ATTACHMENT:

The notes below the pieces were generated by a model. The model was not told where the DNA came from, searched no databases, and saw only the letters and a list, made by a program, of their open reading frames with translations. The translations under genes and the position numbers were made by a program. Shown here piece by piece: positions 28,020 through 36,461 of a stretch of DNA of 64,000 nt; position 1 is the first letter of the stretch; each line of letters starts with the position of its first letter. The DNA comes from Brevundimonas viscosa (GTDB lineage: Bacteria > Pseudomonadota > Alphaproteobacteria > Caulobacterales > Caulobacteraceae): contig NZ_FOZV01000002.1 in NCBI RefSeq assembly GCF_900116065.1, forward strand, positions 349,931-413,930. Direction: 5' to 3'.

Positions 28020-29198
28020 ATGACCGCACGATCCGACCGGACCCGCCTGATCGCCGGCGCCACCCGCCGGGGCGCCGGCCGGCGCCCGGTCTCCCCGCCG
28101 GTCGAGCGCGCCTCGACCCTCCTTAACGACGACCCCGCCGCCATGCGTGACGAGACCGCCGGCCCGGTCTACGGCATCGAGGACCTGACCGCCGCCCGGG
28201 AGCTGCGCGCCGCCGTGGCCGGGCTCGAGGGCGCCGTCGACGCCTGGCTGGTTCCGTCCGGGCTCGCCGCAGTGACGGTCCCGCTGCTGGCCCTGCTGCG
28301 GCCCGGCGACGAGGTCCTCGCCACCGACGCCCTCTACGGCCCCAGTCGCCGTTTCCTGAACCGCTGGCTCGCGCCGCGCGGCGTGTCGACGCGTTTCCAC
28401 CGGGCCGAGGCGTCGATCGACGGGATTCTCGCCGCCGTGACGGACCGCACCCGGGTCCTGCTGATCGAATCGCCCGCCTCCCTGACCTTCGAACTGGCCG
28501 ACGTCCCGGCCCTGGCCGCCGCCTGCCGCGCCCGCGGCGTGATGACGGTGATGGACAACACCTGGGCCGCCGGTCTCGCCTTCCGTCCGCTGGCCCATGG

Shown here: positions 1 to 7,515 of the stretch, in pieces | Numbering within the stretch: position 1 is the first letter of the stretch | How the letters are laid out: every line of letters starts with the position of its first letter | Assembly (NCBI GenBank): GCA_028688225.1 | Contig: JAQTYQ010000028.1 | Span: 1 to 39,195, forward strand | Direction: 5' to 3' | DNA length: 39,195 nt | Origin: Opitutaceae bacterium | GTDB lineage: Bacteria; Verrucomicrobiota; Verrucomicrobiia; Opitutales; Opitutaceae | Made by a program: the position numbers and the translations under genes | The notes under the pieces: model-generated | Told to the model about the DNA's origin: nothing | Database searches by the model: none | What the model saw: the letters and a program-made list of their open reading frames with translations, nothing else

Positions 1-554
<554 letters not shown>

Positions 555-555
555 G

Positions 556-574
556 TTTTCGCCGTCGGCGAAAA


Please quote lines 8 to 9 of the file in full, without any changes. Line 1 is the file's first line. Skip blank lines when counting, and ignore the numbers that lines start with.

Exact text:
28501 ACGTCCCGGCCCTGGCCGCCGCCTGCCGCGCCCGCGGCGTGATGACGGTGATGGACAACACCTGGGCCGCCGGTCTCGCCTTCCGTCCGCTGGCCCATGG

Shown here: positions 1 to 7,515 of the stretch, in pieces | Numbering within the stretch: position 1 is the first letter of the stretch | How the letters are laid out: every line of letters starts with the position of its first letter | Assembly (NCBI GenBank): GCA_028688225.1 | Contig: JAQTYQ010000028.1 | Span: 1 to 39,195, forward strand | Direction: 5' to 3' | DNA length: 39,195 nt | Origin: Opitutaceae bacterium | GTDB lineage: Bacteria; Verrucomicrobiota; Verrucomicrobiia; Opitutales; Opitutaceae | Made by a program: the position numbers and the translations under genes | The notes under the pieces: model-generated | Told to the model about the DNA's origin: nothing | Database searches by the model: none | What the model saw: the letters and a program-made list of their open reading frames with translations, nothing else